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Blood Transfusion in Primary Total Hip and Knee Arthroplasty. Incidence, Risk Factors, and Thirty-Day Complication Rates

Hart, Adam MSc, MD; Khalil, Jad Abou MSc, MD; Carli, Alberto MSc, MD; Huk, Olga MSc, MD; Zukor, David MD; Antoniou, John PhD, MD

Journal of Bone & Joint Surgery - American Volume: 3 December 2014 - Volume 96 - Issue 23 - p 1945–1951
doi: 10.2106/JBJS.N.00077
Scientific Articles
Disclosures

Background: The aim of this study was to analyze NSQIP (National Surgical Quality Improvement Program) data to better understand the incidence, risk factors, and thirty-day complication rates associated with transfusions in primary total hip and knee arthroplasty.

Methods: We identified 9362 total hip and 13,662 total knee arthroplasty procedures from the database and separated those in which any red blood-cell transfusion was performed within seventy-two hours after surgery from those with no transfusion. Patient demographics, comorbidities, preoperative laboratory values, intraoperative variables, and postoperative complications were compared between patients who received a transfusion and those who did not. Multivariate logistic regression was used to identify independent risk factors for receiving a transfusion as well as for associated postoperative complications (thirty-day incidences of infection, venous thromboembolism, and mortality).

Results: The transfusion rate after total hip arthroplasty was 22.2%. Significant risk factors for receiving a transfusion were age (OR [odds ratio] per ten years = 10.1), preoperative anemia (OR = 3.6), female sex (OR = 2.0), BMI (body mass index) of <30 kg/m2 (OR = 1.4), and ASA (American Society of Anesthesiologists) class of >2 (OR = 1.3). Multivariate logistic regression analysis indicated that adjusted odds of infection, venous thromboembolism, and mortality did not differ significantly between patients who received a transfusion and those who did not. The transfusion rate after total knee arthroplasty was 18.3%. Risk factors for receiving a transfusion were age (OR per ten years = 10.2), preoperative anemia (OR = 3.8), BMI of <30 kg/m2 (OR = 1.4), female sex (OR = 1.3), and ASA class of >2 (OR = 1.3). Multivariate logistic regression indicated that a transfusion was significantly associated with mortality (OR = 2.7) but not with infection or venous thromboembolism.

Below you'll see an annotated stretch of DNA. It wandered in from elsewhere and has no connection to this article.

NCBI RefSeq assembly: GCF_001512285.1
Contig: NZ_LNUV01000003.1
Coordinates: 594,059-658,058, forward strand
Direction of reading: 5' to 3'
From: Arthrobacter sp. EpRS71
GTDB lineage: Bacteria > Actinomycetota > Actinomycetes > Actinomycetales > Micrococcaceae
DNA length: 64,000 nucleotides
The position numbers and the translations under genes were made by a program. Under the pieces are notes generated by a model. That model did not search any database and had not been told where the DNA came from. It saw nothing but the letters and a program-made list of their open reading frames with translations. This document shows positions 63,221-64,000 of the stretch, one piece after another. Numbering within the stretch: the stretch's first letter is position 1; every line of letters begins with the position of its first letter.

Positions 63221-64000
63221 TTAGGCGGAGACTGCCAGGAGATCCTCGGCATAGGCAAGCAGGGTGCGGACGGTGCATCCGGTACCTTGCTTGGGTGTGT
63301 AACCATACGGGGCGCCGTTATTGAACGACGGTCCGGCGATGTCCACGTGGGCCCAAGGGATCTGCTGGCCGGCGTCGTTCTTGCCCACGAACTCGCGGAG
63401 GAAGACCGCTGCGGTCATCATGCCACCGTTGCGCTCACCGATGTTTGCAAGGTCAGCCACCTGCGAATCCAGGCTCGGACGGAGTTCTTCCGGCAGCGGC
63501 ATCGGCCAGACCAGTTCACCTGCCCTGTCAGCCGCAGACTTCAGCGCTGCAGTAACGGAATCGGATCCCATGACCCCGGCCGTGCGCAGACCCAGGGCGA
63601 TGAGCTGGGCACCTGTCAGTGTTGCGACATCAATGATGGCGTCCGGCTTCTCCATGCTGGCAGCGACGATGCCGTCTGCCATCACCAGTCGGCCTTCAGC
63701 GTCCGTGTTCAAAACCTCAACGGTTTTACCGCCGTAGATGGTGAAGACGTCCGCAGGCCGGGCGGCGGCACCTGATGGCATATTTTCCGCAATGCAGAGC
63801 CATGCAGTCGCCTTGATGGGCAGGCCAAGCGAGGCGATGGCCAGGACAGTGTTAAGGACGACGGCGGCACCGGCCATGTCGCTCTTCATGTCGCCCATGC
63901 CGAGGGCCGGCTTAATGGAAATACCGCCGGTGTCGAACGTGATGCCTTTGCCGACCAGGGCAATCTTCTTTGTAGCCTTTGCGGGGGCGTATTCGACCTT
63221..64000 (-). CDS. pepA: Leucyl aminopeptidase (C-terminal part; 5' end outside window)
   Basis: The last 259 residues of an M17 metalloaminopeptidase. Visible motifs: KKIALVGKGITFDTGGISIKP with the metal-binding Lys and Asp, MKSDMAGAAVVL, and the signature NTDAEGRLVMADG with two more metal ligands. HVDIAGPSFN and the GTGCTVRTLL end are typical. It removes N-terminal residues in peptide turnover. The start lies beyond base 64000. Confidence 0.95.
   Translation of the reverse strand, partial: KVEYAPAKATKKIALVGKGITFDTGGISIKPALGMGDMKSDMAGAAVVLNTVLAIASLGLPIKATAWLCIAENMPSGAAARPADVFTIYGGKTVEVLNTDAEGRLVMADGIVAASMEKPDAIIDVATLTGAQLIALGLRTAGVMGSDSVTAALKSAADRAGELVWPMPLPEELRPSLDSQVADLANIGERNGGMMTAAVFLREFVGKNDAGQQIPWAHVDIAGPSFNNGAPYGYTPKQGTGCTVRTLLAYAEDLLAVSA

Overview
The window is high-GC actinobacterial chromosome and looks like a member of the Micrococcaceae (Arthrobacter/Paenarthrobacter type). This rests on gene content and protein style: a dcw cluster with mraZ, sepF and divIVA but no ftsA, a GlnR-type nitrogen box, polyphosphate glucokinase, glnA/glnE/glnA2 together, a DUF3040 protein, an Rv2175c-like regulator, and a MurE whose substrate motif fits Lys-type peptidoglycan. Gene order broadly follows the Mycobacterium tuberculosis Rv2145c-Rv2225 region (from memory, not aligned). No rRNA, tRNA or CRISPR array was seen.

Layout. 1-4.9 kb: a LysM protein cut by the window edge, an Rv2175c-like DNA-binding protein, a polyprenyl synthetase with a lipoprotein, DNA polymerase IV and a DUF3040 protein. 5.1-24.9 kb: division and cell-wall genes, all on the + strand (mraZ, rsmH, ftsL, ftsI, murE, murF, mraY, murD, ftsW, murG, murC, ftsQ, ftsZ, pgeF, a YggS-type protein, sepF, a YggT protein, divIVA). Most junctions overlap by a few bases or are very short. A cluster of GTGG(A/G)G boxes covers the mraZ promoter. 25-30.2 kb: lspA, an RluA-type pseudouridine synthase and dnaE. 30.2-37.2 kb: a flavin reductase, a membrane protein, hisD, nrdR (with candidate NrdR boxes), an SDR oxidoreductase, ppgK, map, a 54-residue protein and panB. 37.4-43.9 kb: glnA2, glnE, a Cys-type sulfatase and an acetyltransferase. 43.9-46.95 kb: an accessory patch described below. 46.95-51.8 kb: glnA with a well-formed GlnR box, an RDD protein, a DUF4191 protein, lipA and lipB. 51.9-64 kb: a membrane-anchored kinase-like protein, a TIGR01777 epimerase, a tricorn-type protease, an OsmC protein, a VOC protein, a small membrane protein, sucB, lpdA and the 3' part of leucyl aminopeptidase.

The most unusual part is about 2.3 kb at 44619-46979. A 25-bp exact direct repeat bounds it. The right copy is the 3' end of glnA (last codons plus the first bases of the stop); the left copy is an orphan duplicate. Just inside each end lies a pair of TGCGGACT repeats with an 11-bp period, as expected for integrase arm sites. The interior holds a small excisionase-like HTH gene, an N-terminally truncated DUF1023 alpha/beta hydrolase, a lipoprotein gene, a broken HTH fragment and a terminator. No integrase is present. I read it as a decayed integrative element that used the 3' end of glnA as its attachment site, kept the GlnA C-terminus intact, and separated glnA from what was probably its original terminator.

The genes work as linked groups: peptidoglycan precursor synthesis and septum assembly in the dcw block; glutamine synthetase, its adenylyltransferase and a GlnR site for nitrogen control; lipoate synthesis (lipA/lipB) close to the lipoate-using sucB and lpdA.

Conclusions: We did not find a strong association between perioperative red blood-cell transfusion and thirty-day incidences of infection, venous thromboembolism, or mortality; however, the odds of mortality were higher in patients who received a transfusion during total knee arthroplasty.

Level of Evidence: Therapeutic Level III. See Instructions for Authors for a complete description of levels of evidence.

1Division of Orthopedic Surgery, McGill University Health Centre, SMBD-Jewish General Hospital, Room E-003, 3755 Côte Ste-Catherine Road, Montréal, QC H3T 1E2, Canada.

2Division of General Surgery, McGill University Health Centre, Royal Victoria Hospital, Room S10.26, 687 Pine Avenue West, Montréal, QC H3A 1A1, Canada

Copyright 2014 by The Journal of Bone and Joint Surgery, Incorporated
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